Shakepeare, The Tempest
(presented by Prof. Catherine Henze, English)

March 10
Leo Tolstoy,  A Prisoner in the Caucasus
(presented by Prof. Kevin Kain, History)

April 14
Hanan Al-Shayk, Women of Sand and Myrrh
(presented by Prof. Heidi Sherman, History)

May 12
John Steinbeck, The Grapes of Wrath
(presented by Sigma Tau Delta English Honor Society)

The discussions are free and open to the public.  Faculty, students, and community members are encouraged to attend.  Of course, we encourage you to read the “great book” before attending the discussion, but even if you cannot finish the work, you may find the session enlightening.

The Great Books Discussion series is held on the Lower Level of the Brown County Library (Central Branch – 515 Pine St., Downtown Green Bay).  Discussions begin at 6:30 p.m.

International Film Series

The Green Bay Film Society, a non-profit community group dedicated to bringing international and independent films to N.E. Wisconsin, in conjunction with the Neville Public Museum of Brown County, the University of Wisconsin-Green Bay, and St. Norbert College, sponsors the Green Bay International Film Series. The following films are being screened during the spring semester, 2009:

February 4
The Last Days of Immanuel Kant (France, 1994)

February 18
Mishima (USA, 1985)

March 4
The Genocide In Me (Canada, 2005)

March 18
Heaven (Germany, 2002)

April 1
The Hungry Bull (Wisconsin, 2007)

April 15
Native American Film Evening

May 6
Who’s Camus Anyway? (Japan, 2005)

May 20
The Singing Revolution (USA/Estonia, 2006)

All films are free and open to the public but suggested for mature audiences. Students, faculty, and community members are encouraged to attend.

Films begin at 7:00 p.m. in the auditorium of the Neville Public Museum.

More information on the Green Bay Film Society may be found here.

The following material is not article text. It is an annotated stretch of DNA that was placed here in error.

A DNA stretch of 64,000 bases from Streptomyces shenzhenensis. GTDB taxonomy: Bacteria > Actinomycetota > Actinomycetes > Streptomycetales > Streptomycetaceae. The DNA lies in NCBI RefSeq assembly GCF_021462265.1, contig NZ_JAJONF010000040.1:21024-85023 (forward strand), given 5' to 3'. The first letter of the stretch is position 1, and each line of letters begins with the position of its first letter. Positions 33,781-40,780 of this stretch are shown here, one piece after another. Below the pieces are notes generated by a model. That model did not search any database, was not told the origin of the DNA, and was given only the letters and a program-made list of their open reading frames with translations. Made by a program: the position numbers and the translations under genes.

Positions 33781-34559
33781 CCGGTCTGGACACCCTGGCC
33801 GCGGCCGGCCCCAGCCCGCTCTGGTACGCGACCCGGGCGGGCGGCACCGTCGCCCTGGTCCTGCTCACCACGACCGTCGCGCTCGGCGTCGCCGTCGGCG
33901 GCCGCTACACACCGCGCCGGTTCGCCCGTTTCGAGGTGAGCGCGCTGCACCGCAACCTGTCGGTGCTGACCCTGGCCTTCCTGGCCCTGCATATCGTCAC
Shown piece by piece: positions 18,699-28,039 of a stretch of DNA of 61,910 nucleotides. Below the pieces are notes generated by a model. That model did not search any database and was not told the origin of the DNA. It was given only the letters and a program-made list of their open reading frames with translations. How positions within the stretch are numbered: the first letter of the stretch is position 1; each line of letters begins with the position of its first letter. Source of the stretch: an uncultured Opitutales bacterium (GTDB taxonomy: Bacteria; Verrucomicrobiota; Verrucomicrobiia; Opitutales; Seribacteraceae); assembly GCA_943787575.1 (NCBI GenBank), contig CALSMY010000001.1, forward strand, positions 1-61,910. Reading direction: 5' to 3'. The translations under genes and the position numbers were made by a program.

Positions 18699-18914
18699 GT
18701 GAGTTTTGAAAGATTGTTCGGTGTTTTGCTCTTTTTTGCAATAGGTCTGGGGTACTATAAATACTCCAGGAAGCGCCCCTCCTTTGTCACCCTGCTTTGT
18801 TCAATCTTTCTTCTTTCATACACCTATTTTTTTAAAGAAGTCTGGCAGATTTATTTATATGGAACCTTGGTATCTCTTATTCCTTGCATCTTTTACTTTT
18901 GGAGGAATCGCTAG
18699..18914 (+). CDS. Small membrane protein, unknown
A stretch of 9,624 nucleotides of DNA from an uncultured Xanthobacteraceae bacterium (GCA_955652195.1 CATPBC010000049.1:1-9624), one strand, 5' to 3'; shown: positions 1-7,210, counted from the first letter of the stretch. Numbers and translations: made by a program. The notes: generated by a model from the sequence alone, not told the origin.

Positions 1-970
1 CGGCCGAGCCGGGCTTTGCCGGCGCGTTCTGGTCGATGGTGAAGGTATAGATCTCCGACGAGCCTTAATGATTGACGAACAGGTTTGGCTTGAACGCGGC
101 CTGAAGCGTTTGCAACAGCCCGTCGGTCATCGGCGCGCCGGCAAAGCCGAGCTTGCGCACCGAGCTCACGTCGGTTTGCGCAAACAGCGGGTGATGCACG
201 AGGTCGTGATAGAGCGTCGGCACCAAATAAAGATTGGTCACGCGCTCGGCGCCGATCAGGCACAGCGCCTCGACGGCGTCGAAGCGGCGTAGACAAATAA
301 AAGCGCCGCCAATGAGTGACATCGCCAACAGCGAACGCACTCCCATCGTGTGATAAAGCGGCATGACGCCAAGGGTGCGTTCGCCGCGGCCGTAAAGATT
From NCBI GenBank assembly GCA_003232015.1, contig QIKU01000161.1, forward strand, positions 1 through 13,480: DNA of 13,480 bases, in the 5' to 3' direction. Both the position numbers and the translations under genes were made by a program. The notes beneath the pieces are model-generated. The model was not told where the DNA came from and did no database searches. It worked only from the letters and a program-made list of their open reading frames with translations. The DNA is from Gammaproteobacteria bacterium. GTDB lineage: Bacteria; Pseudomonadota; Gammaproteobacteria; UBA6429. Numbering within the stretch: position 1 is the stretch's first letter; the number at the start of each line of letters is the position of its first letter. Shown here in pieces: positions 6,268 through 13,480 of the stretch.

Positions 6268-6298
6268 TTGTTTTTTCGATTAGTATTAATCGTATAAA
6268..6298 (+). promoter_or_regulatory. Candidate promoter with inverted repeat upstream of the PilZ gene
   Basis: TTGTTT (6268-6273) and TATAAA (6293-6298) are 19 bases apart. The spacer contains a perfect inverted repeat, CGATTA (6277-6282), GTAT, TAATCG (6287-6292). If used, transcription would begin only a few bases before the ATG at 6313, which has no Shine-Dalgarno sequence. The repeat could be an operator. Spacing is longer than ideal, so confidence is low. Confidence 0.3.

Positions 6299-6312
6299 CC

The Scarlet Letter

The fourth Great Books Discussion will be held Monday, December 15 at 6:30 p.m. on the lower level of the Brown County Library (Central Branch – 515 Pine St., Downtown Green Bay).

Professor Bryan Vescio will lead a discussion of Nathaniel Hawthorne’s The Scarlet Letter.

Hawthorne’s best known novel is set in Puritan New England in 1620. Hester Prynne, a  awaiting her husband’s arrival from England, has an affair with the Reverend Arthur Dimmesdale. She gives birth to a daughter, but refuses to name the father.  Prynne is condemned as an adulterer and forced to wear the letter “A” on her clothing.  The novel’s  themes of adultery, guilt, and shame raise issues of importance in the contemporary world.

The discussions are free and open to the public.  Faculty, students, and community members are encouraged to attend.  Of course, we encourage you to read the “great book” before attending the discussion, but even if you cannot finish the work, you may find the session enlightening.

Literature, the Humanities, and the University

Humanistic Studies Faculty Forum:

“Literature, the Humanities, and the University:
Three Democratic Institutions”

Bryan Vescio
Professor of Humanistic Studies and English

Friday, 21 November 2008
2:30-3:330
1965 Room

Professor Vescio will present his “pragmatist” theory of literature and attempt to change the way we conceive of literature in such a way as to make it serve a modern, democratic society rather than older forms of social organization.  What is “literature”?  What makes literature distinctive within the humanities?  Where is literature situated in humanistic studies and the university?  For answers to these questions, be sure to attend the next Faculty Forum!

American Carnival

The Green Bay Film Society will present the next International Film of the semester on Wednesday, November 19th at 7:00 pm in the auditorium of the Neville Public Museum.

American Carnival
American, 2007

This film is a documentary on the lives of carnival performers (“carnies”) and the roads they travel through small-town Wisconsin.  Director Laura Stewart preserves the carnie lifestyle in this funny and sensitive work, while the carnies themselves dispel many of the myths associated with carnivals since the 1940s and 1950s.

Laura Stewart will be at the showing to intriduce and discuss her work.

All are welcome to attend.

More information on the Green bay Film Society may be found here.